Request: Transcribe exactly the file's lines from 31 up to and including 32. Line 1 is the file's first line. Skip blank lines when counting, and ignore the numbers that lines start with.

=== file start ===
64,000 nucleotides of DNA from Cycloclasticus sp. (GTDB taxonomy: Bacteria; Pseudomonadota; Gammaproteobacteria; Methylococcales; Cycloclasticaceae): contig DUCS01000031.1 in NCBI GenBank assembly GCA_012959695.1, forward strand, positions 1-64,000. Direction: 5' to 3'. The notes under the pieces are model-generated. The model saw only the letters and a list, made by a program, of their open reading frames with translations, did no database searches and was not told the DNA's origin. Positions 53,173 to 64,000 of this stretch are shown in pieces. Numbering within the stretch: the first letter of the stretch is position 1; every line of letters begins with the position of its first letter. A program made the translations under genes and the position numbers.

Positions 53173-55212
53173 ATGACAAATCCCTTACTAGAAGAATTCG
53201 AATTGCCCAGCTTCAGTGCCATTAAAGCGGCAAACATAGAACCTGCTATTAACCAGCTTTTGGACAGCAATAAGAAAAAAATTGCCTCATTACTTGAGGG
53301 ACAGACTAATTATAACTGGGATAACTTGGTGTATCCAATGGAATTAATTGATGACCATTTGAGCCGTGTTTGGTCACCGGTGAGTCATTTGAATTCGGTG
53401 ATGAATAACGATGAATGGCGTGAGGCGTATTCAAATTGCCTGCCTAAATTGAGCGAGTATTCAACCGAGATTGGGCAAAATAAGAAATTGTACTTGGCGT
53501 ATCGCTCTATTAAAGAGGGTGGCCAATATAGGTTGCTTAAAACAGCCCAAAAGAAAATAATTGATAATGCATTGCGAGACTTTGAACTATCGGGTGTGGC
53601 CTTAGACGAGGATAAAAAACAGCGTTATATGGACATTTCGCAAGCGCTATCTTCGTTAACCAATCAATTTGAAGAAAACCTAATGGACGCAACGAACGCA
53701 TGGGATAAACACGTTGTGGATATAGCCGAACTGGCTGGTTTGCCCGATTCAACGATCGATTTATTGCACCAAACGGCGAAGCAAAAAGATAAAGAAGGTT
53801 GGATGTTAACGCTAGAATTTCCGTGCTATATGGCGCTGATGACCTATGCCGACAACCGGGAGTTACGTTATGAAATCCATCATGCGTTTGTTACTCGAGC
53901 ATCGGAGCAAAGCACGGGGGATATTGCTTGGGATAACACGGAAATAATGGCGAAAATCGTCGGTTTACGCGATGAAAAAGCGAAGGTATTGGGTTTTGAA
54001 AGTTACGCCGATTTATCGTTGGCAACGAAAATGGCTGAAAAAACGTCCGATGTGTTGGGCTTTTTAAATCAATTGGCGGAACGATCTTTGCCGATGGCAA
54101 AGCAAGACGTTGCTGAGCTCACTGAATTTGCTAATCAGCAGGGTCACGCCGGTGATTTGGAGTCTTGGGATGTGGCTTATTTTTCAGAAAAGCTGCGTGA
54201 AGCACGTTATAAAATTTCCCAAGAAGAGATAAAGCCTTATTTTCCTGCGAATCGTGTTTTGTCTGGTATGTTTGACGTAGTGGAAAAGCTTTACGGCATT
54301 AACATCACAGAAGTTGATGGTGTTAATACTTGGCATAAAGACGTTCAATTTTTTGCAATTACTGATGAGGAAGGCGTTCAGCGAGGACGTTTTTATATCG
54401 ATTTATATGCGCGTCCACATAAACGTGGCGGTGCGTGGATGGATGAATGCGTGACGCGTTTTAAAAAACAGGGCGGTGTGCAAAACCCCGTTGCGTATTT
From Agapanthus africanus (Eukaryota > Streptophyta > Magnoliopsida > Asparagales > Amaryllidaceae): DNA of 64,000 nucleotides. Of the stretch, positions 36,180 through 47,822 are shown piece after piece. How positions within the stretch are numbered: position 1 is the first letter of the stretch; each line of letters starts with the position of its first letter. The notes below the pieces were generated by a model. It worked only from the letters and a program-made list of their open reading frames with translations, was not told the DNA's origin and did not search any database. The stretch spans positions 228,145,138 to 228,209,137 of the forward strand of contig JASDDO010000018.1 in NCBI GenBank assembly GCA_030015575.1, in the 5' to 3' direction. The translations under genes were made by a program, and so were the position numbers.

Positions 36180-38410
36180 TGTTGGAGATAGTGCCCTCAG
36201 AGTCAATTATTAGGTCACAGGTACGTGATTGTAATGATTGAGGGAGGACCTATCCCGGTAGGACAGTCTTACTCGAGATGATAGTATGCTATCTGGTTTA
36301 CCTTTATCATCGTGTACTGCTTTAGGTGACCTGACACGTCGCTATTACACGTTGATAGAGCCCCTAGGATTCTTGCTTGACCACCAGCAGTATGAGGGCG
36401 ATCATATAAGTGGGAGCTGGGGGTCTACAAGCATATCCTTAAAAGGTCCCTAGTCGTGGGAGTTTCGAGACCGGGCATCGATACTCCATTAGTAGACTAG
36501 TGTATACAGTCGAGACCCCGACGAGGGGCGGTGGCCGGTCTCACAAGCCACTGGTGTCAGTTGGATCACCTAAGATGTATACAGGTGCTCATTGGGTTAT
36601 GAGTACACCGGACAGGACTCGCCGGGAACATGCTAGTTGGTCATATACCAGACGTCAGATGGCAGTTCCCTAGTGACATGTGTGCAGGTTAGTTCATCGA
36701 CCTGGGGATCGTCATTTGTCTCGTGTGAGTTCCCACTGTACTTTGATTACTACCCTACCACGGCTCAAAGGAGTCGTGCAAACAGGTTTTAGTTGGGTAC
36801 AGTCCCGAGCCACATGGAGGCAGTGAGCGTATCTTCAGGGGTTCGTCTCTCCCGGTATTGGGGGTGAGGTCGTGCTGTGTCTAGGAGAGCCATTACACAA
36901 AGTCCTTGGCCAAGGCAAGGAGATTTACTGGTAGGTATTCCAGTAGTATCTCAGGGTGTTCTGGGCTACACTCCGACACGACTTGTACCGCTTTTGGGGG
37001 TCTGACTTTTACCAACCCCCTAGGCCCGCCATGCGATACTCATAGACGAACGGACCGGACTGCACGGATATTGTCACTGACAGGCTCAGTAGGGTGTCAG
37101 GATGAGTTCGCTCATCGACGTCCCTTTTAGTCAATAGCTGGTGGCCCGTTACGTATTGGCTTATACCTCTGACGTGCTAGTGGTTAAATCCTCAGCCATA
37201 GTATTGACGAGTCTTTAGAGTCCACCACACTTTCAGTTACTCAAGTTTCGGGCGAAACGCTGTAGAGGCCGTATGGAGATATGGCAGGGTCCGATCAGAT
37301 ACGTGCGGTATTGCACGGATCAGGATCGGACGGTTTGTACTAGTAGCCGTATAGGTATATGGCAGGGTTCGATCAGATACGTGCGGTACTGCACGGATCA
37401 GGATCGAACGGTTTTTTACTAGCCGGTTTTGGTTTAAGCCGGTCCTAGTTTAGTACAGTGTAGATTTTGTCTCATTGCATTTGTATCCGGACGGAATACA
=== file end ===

37301 ACGTGCGGTATTGCACGGATCAGGATCGGACGGTTTGTACTAGTAGCCGTATAGGTATATGGCAGGGTTCGATCAGATACGTGCGGTACTGCACGGATCA
37401 GGATCGAACGGTTTTTTACTAGCCGGTTTTGGTTTAAGCCGGTCCTAGTTTAGTACAGTGTAGATTTTGTCTCATTGCATTTGTATCCGGACGGAATACA